19 Effective Cardio Exercises for a Gym-Free Workout

These cardio exercises are an efficient way to boost the intensity of your workouts. Add a few to the end of your regular cardio workout, or incorporate them during your workout whenever you want to add intensity or mix things up.

1

Froggy Jumps

Woman performing froggy jump exercise

 Verywell / Ben Goldstein

Whether you're adding these on at the end of your workout or using them for circuit training, froggy jumps are a high intensity move and a great way to get your heart rate up in a short time. This advanced exercise will enhance your lower body power and cardio endurance while helping you burn more calories.

  1. With feet about hip-width apart, squat low enough that you can put your hands on the floor in front of you.
  2. In an explosive movement, jump up, using your glutes, quads, and hamstrings to generate power.
  3. As you jump, tap your heels together and take the hands behind your head or up in the air.
  4. Land with bent knees to protect the joints and go back into your squat to prepare for the next jump.
  5. Repeat 10-20 froggy jumps, rest, and repeat, if desired.

If your knees bother you, don't squat all the way down or skip the squat and just stand quickly at the top of the exercise, instead of jumping.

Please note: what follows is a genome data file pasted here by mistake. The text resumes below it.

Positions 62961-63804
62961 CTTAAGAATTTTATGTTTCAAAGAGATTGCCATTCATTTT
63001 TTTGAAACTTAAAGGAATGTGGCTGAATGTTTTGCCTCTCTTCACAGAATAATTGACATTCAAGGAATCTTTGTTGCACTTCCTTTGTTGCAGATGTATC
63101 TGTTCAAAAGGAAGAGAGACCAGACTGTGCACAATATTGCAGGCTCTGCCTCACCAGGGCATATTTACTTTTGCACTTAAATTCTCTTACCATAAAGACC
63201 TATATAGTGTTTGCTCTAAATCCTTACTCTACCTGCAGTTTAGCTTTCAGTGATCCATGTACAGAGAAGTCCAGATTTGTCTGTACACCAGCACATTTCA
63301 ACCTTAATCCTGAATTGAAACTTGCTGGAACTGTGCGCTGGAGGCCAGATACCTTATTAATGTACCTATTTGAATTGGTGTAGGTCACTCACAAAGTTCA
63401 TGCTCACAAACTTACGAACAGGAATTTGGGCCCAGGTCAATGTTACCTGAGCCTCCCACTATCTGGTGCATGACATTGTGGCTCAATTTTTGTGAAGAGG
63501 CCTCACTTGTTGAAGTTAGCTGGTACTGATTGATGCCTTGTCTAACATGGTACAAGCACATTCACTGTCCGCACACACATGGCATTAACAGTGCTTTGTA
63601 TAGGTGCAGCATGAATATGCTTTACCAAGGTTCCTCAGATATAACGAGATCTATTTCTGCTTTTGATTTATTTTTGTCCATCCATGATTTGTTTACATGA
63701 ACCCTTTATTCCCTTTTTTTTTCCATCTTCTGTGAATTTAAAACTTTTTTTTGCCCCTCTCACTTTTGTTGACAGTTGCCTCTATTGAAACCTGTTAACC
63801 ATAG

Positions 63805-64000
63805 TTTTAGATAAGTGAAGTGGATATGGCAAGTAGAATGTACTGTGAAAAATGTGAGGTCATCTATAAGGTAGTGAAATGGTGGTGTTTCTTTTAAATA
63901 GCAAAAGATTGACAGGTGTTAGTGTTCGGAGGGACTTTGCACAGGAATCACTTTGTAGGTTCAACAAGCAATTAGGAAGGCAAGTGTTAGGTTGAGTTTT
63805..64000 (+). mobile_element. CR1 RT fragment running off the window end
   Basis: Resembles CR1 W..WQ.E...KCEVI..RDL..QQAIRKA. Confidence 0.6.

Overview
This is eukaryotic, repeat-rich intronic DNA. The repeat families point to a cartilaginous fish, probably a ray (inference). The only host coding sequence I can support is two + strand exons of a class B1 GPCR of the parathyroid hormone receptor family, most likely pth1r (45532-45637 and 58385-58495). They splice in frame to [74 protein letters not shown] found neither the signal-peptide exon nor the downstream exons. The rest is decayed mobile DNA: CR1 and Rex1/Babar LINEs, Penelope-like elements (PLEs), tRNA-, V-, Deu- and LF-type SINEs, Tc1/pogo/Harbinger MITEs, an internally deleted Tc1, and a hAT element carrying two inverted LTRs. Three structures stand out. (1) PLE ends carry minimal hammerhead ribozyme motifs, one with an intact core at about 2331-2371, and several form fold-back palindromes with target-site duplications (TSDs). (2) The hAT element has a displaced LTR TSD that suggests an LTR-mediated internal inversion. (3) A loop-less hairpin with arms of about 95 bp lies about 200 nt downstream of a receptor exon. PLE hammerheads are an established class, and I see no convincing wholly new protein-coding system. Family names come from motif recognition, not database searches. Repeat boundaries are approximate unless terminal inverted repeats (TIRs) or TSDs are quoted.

2

Burpees

Burpees

Verywell / Ben Goldstein

Burpees are an exercise some of us may remember vividly from high school gym​ class. This tough exercise is so memorable because it works the entire body and gets the heart rate up in a very short period of time.

The move is simple but very challenging on the heart, lungs, and the body. Add it to your regular cardio workouts to boost intensity and to work on your power, agility, and endurance.

  1. Stand with feet about hip-width apart and squat to the floor, placing your hands on the floor in front of you.
  2. In an explosive movement, jump the feet out behind you so that you're in a pushup position, on your hands and toes with your body in a straight line.
  3. Do a pushup on your toes or knees (this is optional and adds quite a bit of intensity).
  4. Immediately jump the feet back to start, stand up, and repeat for 10-15 reps or for 30-60 seconds.